Some links:

Presentation (http://www.nspf.org/Documents/HealthBenefits/BlairPresentation_ShortVersion.pdf) to World Aquatic Health Conference

Press Release (http://www.nspf.org/Documents/Press_Releases/PR_Blair.pdf) by National Swimming Pools Foundation

Swimosaur
July 13th, 2009, 01:11 PM
Now to find the original study ...

Original citation appears to be,

NL Chase, X Sui, SN Blair, "Swimming and all-cause mortality risk compared with running, walking, and sedentary habits in men." International Journal of Aquatics Research and Education, 2:213-23, 2008.

Link here (http://hk.humankinetics.com/IJARE/viewarticle.cfm?jid=Xx63ufuHXw78xj3LXz28b87WXq33aZ vRXr27sAm3Xt86n&view=art&aid=16059&site=Xx63ufuHXw78xj3LXz28b87WXq33aZvRXr27sAm3Xt86n ).

Abstract

Swimming, water jogging, and aqua aerobics are lifetime physical activities that provide many health benefits comparable to those of walking and running. Research on the association between swimming and mortality is scarce, however. To evaluate the association between different types of physical activity and all-cause mortality, we studied 40,547 men age 2090 years who completed a health examination during 19712003. Cox proportional-hazards regression was used to estimate the relative risks according to physical activity exposure categories. A total of 3,386 deaths occurred during 543,330 man-years of observation. After adjustment for age, body-mass index, smoking status, alcohol intake, and family history of cardiovascular disease, swimmers had 53%, 50%, and 49% lower all-cause mortality risk than did men who were sedentary, walkers, or runners, respectively (p < .05 for each). Additional adjustment for baseline prevalent diseases did not change the inverse association between different activities and all-cause mortality. In conclusion, swimmers had lower mortality rates than those who were sedentary, walkers, and runners.

Mirabella
July 13th, 2009, 01:57 PM
Can't find the original article in PubMed (very odd since it is a 2008 study) but I would have to ask if they measured the exposure (activity) only one time or several times over the analysis period. Someone may have been measured in 1982 and said yes I am a runner, swimmer, etc and may have quit the activity the next year yet infer that activity is related to outcome (mortality). This would be misclassification bias which usually underestimates the outcome. Can't make conclusions without seeing all the methods for analysis.

jim thornton
July 13th, 2009, 02:39 PM
The study, which was done by Steven Blair and his colleagues at the University of South Carolina, used ongoing data from many decades accumulated at the Cooper Center for Aerobics Research. The demographics were probably reasonably similar to USMS male swimmers--generally reasonably affluent people who went to the Dallas center for executive health consultations and the like.

I interviewed Dr. Blair about this study for an article on swimming that recently came out in Men's Health (if you are interested, send me an email and I will send you back a .pdf of my story: jamesthornton1@comcast.net )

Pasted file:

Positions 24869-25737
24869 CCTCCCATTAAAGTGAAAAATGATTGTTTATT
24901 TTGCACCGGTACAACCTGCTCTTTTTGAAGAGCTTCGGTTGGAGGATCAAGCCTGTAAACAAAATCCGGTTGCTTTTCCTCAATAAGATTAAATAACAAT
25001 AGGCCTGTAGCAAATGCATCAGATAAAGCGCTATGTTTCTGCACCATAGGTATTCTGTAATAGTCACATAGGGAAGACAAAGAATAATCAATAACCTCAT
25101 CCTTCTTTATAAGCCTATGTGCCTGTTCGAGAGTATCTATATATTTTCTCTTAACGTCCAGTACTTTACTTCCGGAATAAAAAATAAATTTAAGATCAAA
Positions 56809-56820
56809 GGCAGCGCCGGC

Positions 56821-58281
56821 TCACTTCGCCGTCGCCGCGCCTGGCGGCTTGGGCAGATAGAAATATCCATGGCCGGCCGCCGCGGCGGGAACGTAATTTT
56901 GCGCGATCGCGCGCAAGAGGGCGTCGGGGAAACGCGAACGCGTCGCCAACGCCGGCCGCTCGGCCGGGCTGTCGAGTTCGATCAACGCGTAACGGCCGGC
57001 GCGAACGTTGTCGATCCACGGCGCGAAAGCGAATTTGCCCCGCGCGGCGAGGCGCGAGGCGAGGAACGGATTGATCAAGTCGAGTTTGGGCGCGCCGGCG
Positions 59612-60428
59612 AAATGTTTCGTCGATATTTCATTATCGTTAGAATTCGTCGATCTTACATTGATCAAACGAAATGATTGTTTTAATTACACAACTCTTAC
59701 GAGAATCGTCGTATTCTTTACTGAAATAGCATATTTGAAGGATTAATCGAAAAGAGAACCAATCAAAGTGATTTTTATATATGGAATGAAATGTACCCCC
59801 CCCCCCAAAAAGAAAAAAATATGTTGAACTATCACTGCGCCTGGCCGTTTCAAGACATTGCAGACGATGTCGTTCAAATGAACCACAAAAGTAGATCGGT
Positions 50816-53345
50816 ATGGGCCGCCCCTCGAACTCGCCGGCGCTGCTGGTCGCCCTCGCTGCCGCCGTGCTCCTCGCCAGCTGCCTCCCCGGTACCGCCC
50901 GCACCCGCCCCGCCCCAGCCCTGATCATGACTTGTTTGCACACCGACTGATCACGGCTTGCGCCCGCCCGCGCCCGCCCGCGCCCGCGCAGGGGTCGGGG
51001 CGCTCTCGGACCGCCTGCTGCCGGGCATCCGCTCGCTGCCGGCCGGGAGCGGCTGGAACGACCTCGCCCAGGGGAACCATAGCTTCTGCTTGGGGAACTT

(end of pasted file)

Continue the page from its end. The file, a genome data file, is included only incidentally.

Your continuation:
Dr. Blair told me he was not willing to go out on a limb and say that swimming is better for you than running, but I personally suspect that ongoing research may find this is, in fact, the case. If so, the various hypotheses I personally came up with to explain the superiority of swimming (and please remember, these are only conjectures on my part and may well be proved false or red herrings) include the following:



lower injury rate leads to more consistent training (probably some validity here)
the inclusion of highly vigorous sets (most distance runners don't do much if any sprinting at all, whereas most masters swimmers often do these)
a full body workout as opposed to mainly the legs in running workouts
exercise in a horizontal position may have some differential effects on heart beating, blood pressure effects, etc.--admittedly kind of muddled, but swimmers don't need to work against gravity, which could have some as yet unexplained benefit
exercise in a cooler environment (running, even in moderate weather, generates tremendous body heat; swimming probably does, too, but the water helps remove this more quickly than the air, perhaps allowing us to spend more energy of actual muscles as opposed to heat dissipation
I am sure there are other possibilities, too, and again, swimming superiority over other sports has not been proven by this one study, partly because the number of swimmers was relatively small compared to the runners, walkers, and sedentary subjects. Still, it is intriguing, and other research by Joel Stager, Ph.D., (a masters swimmer himself) would indicate there are definite benefits to swimming that may be unique to the sport. Again, please feel free to email me for a copy of my article. I looked on the MH website, but the piece hasn't been posted there yet, at least I couldn't find it.